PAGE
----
Ask any parent who has adopted and they will tell you that if there was one frustrating part of the experience, it was the anticipation of waiting, and then waiting some more.
The process does not take a long time in order to make your life difficult. There are several key factors that contribute to international adoption taking longer than some people would like.
Here are just a few important ones. By no means is this everything.
Are the prospective parents suitable to be parents?
It should go without saying that prospective parents must be vetted to ensure they are suitable candidates to adopt a child. This includes background checks, interviews, looks into finances and medical histories, and other means of coming to a determination. This process can take some time, for reasons that are probably easy to understand.
International requirements must be fulfilled.
On both the U.S. side of things as well as in the child’s country of origin, a host of regulations must be followed, procedures adhered to, and requirements met in order for adoption to move forward. Extensive documentation is often required, checks must be made to ensure the child has been made available for adoption through adherence to foreign law. All these procedures can vary from country to country, too.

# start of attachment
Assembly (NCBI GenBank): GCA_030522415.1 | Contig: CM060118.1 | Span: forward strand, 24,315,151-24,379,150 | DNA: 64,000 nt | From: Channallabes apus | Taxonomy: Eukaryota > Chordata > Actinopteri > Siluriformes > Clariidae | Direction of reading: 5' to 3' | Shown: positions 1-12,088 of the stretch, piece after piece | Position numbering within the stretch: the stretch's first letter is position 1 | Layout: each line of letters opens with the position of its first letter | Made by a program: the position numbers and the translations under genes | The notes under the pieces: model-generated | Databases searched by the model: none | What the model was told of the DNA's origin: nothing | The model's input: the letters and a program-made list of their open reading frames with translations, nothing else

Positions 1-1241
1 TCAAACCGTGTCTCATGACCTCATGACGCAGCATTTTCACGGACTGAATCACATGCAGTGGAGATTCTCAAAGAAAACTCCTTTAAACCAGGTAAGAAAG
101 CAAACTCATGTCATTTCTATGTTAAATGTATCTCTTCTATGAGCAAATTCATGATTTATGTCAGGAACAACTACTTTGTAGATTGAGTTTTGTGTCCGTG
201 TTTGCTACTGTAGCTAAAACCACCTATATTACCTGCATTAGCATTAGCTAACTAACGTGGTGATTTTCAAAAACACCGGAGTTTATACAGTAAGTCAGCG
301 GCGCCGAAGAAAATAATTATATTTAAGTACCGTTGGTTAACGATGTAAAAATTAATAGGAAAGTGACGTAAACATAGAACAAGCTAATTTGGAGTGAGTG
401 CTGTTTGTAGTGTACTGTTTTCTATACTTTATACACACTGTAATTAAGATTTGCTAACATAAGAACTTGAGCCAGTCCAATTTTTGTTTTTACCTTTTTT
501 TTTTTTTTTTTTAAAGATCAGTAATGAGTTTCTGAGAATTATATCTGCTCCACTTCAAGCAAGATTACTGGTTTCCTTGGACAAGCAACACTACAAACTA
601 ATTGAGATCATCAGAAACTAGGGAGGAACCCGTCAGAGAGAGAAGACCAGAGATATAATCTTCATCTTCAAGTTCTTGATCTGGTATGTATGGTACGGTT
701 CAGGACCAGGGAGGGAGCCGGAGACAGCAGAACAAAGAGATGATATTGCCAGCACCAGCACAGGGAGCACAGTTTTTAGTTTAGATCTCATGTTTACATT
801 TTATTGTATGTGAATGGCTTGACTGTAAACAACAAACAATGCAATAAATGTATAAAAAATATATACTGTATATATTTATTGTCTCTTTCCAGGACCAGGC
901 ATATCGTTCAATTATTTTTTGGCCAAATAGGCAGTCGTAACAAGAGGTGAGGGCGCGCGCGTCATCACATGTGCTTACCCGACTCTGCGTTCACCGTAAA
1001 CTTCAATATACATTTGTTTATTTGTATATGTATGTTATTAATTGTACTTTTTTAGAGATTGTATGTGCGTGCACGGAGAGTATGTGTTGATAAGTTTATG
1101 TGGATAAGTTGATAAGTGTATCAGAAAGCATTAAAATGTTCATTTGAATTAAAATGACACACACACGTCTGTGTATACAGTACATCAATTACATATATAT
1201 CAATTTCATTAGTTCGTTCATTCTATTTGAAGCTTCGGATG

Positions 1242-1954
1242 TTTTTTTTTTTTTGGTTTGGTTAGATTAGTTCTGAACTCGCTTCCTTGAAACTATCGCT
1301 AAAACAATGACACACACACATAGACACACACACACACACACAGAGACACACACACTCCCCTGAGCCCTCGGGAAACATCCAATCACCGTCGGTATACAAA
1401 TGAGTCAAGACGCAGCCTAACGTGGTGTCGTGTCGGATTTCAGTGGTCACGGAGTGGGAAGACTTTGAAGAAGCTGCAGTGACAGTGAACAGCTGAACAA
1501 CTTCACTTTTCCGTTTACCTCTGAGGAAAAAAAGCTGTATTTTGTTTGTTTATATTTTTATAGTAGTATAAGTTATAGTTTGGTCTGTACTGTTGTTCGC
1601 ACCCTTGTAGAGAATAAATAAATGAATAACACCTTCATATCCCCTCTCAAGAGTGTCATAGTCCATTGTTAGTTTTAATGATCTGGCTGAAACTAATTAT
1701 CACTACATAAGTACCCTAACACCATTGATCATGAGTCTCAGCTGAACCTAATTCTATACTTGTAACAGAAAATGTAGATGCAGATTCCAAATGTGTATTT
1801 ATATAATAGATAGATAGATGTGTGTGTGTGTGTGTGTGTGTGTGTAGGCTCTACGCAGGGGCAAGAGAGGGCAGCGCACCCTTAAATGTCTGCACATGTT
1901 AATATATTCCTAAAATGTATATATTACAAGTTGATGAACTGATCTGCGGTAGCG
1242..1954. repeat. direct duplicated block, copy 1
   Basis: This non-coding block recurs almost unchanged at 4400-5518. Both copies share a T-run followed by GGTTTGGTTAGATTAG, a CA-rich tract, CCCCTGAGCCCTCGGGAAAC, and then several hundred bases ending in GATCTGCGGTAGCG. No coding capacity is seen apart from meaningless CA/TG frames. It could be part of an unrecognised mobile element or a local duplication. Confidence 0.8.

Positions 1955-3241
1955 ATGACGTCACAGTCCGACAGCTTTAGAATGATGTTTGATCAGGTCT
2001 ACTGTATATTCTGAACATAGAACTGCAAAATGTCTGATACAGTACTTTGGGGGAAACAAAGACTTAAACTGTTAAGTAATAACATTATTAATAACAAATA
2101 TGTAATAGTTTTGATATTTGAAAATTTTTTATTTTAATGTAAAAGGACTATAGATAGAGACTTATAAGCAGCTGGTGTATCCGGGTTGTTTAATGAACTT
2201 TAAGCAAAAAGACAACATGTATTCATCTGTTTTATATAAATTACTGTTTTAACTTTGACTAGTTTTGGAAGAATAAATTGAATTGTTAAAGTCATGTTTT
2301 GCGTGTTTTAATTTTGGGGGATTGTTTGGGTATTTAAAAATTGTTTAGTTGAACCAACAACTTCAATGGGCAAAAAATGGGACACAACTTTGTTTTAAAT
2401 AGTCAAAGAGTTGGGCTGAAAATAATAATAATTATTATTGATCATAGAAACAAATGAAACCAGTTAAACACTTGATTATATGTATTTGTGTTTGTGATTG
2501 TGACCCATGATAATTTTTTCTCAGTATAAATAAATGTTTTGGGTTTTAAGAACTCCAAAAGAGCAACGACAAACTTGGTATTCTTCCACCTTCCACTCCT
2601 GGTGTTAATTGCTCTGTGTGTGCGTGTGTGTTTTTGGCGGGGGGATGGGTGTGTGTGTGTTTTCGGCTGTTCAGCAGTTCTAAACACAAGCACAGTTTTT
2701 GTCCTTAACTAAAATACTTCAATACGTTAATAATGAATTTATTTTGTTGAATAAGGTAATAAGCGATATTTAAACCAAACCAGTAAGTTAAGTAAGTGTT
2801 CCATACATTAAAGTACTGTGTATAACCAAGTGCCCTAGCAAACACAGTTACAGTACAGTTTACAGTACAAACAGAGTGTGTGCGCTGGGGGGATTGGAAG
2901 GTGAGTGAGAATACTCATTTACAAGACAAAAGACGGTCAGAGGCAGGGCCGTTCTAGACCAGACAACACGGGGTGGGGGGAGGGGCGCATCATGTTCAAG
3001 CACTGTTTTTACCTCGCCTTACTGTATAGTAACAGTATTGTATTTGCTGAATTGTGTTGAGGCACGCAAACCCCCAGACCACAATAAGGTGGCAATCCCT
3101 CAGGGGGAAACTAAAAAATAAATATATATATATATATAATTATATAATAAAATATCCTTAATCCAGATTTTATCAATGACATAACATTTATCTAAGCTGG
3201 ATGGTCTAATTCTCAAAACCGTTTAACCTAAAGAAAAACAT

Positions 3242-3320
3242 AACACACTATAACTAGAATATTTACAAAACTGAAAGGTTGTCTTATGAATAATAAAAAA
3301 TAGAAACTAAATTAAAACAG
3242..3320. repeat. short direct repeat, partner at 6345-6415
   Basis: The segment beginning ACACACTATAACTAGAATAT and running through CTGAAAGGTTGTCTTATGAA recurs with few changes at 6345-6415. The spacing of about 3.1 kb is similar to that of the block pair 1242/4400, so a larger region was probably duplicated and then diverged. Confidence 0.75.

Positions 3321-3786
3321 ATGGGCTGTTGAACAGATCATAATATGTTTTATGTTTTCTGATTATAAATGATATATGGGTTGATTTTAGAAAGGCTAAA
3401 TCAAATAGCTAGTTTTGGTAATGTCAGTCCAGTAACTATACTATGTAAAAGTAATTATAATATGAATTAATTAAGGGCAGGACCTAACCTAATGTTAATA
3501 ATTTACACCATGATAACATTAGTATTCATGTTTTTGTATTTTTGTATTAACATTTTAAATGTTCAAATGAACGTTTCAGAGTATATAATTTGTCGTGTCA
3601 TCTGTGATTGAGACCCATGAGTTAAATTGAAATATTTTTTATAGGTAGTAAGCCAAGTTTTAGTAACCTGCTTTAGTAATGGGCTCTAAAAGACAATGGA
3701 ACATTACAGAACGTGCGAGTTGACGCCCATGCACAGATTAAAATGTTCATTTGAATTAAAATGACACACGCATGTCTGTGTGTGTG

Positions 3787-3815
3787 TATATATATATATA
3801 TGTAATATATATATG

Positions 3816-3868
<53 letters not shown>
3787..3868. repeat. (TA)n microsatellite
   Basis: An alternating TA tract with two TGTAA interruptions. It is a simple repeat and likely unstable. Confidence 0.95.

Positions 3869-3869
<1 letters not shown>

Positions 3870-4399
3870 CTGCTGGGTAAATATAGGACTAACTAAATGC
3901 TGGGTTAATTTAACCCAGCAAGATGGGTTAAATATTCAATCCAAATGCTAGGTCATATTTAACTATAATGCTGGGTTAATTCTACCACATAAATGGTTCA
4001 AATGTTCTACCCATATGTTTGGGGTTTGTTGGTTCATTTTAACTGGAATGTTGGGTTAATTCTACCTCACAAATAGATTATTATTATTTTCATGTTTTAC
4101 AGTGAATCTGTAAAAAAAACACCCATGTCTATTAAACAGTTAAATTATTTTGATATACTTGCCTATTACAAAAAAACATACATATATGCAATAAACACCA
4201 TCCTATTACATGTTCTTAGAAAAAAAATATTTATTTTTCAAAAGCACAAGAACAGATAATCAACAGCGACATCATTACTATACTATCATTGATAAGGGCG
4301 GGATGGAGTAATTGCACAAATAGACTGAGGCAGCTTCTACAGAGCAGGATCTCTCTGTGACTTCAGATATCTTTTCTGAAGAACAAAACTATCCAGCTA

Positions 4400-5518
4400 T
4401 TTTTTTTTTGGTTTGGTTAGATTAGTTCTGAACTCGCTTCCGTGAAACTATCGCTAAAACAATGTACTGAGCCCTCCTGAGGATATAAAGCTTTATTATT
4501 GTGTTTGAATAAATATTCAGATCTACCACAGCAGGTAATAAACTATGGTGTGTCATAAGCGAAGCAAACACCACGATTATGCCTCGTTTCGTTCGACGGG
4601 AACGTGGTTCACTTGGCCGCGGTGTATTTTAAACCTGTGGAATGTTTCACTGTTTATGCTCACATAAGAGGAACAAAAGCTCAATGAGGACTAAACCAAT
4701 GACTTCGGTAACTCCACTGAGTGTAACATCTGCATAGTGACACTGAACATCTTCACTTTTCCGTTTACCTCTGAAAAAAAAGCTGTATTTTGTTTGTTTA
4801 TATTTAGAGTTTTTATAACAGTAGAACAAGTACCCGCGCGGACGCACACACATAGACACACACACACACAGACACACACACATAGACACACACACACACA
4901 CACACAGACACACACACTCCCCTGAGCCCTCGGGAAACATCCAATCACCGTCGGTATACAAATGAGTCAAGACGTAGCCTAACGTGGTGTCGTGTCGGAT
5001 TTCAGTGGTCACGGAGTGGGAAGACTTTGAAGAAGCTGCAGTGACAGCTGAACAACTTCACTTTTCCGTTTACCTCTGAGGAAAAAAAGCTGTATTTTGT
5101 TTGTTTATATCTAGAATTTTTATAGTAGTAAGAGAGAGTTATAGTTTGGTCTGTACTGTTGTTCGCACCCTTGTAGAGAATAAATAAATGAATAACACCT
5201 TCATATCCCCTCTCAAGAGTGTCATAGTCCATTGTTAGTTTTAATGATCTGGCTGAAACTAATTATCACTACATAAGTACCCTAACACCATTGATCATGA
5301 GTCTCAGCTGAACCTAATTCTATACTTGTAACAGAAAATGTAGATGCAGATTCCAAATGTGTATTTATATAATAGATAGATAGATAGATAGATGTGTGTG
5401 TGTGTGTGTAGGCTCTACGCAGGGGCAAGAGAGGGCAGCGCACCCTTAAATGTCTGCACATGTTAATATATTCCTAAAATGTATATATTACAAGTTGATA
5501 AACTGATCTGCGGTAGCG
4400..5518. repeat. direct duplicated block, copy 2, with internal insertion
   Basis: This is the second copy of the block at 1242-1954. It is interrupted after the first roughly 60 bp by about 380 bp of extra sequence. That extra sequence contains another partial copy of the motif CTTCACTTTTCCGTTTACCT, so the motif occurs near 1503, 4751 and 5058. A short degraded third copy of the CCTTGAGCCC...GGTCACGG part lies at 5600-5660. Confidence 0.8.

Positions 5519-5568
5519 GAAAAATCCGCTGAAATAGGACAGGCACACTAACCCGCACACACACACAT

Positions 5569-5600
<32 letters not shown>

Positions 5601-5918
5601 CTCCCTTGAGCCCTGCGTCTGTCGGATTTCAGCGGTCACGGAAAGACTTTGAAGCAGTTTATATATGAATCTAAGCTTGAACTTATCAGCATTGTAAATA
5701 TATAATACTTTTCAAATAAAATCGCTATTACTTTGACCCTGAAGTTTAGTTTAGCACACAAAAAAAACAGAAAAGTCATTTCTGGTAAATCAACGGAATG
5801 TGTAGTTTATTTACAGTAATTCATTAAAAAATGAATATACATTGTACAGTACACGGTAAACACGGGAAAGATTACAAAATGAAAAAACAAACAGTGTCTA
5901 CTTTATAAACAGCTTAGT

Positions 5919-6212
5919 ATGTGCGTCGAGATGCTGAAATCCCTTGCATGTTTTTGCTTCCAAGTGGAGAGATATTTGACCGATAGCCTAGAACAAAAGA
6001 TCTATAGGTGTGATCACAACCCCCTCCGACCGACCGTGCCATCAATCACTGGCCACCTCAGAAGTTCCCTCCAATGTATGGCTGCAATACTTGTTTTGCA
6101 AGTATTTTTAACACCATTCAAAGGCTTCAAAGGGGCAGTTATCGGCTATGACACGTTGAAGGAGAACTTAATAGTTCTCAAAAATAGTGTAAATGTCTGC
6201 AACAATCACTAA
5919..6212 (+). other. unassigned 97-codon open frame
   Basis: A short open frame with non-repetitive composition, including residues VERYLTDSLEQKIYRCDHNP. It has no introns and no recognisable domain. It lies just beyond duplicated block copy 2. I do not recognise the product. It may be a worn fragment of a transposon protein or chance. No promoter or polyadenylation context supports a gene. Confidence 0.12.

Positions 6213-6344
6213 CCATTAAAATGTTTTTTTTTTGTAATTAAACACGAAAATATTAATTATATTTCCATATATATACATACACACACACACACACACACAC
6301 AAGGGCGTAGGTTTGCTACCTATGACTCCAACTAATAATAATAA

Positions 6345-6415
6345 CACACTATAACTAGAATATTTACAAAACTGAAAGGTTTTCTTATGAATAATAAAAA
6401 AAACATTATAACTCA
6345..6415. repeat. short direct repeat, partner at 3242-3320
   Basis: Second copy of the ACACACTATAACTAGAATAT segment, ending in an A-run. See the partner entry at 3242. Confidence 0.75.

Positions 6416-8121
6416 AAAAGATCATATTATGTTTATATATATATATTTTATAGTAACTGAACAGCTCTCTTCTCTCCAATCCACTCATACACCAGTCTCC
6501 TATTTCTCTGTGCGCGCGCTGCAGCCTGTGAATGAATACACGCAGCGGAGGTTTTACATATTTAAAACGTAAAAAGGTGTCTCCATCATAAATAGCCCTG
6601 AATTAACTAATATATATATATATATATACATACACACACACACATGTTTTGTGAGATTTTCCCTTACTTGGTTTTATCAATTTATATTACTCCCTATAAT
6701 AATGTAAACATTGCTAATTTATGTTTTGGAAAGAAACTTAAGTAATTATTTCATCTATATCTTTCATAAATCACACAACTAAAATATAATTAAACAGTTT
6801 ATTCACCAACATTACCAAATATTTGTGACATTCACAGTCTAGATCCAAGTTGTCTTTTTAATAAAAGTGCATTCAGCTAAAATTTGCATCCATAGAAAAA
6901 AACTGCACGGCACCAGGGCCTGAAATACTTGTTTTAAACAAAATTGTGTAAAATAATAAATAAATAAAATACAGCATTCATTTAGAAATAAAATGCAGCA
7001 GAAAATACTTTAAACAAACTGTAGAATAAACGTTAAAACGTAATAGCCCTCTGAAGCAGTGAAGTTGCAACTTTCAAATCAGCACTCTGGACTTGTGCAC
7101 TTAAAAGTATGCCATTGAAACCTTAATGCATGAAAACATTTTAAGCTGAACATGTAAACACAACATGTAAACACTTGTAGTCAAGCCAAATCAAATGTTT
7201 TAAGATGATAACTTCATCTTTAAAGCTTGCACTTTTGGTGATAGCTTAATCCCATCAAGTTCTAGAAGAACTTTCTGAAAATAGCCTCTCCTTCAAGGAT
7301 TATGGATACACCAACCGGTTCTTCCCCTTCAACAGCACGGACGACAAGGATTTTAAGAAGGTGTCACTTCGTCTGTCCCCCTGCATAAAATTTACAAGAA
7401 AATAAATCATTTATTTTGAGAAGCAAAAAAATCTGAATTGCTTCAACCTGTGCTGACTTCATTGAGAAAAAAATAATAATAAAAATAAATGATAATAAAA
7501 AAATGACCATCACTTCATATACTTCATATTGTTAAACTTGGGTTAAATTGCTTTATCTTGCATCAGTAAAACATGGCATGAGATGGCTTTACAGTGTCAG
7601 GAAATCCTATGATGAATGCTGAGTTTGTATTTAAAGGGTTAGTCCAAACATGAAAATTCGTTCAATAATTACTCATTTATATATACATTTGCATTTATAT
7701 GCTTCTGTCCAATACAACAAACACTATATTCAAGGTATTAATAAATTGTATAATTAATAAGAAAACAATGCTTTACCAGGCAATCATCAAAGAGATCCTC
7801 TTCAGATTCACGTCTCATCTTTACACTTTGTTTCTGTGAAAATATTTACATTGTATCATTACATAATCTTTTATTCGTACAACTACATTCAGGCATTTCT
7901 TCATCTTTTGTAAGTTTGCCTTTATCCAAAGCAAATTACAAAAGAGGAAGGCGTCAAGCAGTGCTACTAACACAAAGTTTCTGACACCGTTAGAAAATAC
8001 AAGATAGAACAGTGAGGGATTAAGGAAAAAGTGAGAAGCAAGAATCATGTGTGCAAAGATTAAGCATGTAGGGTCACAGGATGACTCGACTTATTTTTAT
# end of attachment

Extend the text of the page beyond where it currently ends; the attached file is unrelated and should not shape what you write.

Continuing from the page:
If the child is an orphan, orphan status must be verified.
Children may have been relinquished to an orphanage for a variety of reasons, not all of which make them qualified for adoption. Therefore, it’s important for foreign central authorities to verify that the child is a true orphan and that adoption is possible. In some countries, family reunification must be sought first, and failing that, adoption by someone in the child’s country of origin before an international adoption is approved.
Above all else, the child’s interests must be protected.
Some of the above may seem as if it adds a lot of complication to a process that could be more streamlined and easier to navigate, but ultimately the process can take a long time for one important reason: in order to protect the best interests of the child.
Extensive background checks, international regulations and more are in place to ensure that the child ends up in a safe home, is not a victim of human trafficking, and that the adoption is best for their long-term future.
Prospective parents want the best for their future child, too, so while the process can involve a lot of waiting, in the end they understand all that waiting is for a good reason.
Read more at: http://www.eaci.com/adoption-facts/